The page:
Ohio State's Ryan Day expects to need $13M to keep roster intact
Ohio State head coach Ryan Day knows that the college football landscape has changed a great deal with the approval of the Name, Image and Likeness (NIL) policy, which makes an already competitive recruiting landscape even more complicated.
When speaking to the Columbus business community on Thursday, Day said that he believes it will take $13 million to keep the Buckeyes' roster intact, per Cleveland.com.
Day said he believes that top quarterbacks require $2 million in NIL money, while offensive tackles and edge rushers require around $1 million. He added that he believes Ohio State is in real danger of losing some of its top recruits to rival schools if it can’t meet those thresholds.
Thursday's event was to unveil the school’s NIL Corporate Ambassador Program, which is designed to encourage the Columbus community to hire players through the school athletic department.
The NCAA approved the NIL policy last summer, and it went into effect on July 1, 2021. It allows all college athletes to monetize their name, image and likeness by making money from endorsements and sponsorships while retaining eligibility, as doing so will no longer violate NCAA rules for incoming and current student-athletes in all sports.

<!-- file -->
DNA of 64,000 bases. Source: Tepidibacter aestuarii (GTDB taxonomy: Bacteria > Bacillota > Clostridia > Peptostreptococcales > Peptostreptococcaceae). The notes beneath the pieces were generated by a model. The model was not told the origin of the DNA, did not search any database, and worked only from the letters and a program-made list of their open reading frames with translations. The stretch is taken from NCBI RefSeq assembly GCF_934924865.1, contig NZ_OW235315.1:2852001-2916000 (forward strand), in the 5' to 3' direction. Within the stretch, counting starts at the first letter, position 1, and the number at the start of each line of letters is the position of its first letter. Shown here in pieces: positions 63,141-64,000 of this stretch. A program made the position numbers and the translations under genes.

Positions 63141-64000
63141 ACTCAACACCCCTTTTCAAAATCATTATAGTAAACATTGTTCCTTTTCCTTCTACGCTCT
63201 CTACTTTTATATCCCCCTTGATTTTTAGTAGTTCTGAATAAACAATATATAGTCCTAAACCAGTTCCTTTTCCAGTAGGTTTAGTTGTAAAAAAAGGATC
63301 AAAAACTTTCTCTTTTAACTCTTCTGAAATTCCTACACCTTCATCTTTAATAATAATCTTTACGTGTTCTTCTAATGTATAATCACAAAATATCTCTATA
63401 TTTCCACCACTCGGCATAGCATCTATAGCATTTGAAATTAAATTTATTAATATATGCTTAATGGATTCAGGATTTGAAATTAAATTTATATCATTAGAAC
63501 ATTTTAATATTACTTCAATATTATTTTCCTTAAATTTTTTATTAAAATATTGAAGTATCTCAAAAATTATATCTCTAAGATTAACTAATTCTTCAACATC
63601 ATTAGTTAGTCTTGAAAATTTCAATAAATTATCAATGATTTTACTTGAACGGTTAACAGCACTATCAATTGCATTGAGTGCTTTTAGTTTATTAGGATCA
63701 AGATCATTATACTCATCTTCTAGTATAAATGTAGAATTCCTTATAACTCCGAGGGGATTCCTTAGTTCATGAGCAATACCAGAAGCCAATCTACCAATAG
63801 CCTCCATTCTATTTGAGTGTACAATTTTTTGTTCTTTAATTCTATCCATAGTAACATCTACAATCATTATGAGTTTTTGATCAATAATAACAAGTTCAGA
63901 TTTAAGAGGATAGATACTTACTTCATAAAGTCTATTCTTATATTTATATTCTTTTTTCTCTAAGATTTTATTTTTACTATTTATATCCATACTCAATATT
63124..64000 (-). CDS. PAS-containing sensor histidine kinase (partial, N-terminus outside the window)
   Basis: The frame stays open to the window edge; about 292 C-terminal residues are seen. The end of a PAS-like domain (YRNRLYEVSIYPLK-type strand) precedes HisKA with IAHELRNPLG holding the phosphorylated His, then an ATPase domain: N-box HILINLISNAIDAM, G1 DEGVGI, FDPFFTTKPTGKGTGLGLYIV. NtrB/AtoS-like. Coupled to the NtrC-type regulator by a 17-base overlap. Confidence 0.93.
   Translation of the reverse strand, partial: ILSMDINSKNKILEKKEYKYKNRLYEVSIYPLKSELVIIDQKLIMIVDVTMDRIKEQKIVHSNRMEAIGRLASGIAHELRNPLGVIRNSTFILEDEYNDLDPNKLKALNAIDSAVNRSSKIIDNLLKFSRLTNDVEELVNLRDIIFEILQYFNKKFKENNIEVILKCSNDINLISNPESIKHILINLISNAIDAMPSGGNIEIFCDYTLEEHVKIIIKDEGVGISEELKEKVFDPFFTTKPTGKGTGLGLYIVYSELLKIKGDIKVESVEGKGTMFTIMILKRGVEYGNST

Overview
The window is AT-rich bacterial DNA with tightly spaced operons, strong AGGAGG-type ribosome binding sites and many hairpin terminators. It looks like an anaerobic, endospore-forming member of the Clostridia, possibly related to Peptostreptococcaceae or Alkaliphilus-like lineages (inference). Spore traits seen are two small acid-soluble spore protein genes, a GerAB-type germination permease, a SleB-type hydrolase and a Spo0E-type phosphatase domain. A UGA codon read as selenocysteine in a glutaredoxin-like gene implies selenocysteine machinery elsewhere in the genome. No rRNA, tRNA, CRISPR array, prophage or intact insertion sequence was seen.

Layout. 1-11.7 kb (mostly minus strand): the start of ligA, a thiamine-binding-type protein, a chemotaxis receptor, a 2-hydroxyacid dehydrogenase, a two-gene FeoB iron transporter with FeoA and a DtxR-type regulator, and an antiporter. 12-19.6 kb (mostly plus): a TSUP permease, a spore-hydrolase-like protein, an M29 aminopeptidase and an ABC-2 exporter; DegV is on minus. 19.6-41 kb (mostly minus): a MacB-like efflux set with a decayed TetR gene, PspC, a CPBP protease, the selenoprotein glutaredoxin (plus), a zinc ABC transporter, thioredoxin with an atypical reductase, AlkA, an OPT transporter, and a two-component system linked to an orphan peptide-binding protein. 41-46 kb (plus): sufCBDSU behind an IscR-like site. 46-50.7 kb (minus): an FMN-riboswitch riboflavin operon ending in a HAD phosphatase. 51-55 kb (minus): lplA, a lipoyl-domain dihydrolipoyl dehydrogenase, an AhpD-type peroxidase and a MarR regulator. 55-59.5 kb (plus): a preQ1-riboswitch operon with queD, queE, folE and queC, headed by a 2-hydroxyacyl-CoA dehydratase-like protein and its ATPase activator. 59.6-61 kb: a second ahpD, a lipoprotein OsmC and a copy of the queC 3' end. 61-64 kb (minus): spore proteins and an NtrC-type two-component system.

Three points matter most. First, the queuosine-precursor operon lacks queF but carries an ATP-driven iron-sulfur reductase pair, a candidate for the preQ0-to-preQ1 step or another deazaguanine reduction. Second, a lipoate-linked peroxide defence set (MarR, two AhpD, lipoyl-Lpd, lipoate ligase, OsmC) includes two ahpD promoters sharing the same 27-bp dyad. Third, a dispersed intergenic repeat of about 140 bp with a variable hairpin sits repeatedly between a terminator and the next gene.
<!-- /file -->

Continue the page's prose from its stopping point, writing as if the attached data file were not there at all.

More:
Since then, a reported 460,000-plus student-athletes across the U.S. have ended up working with local businesses or participating in one-off marketing campaigns with bigger brands.
Ohio State previously reported that its football players earned a combined $2.68 million across 173 deals as of January, making up 89.7% of the total compensation reported by OSU athletes.
In August 2021, former Buckeyes QB Quinn Ewers signed an NIL deal with GT Sports Marketing for $1.4 million after leaving high school a year early to enroll at Ohio State. The former five-star recruit hit the transfer portal in December 2021 after losing the starting role to C.J. Stroud and landed with Texas, where Ewers recently locked down a massive NIL deal with Epic Games and Fortnite.
Day fears that this could be a recurring issue with student-athletes as NIL deals become more accessible and more of a requirement for committing to and sticking with a school rather than an added bonus.
"Do you know how much Ohio State's athletic department made in a pandemic when you couldn't go to games? $107 million," he said. "Do you know how much Ohio State's athletic department made pre-pandemic? $234 million. And you're freaking out because $13 million may go to the players. You pay your coaching staff $25 million, and half of those guys you could lose them tomorrow.
"… Everybody else is getting paid. You can't pay the quarterback? Can't pay the pass-rusher at Ohio State? Come on now. Pay the kids."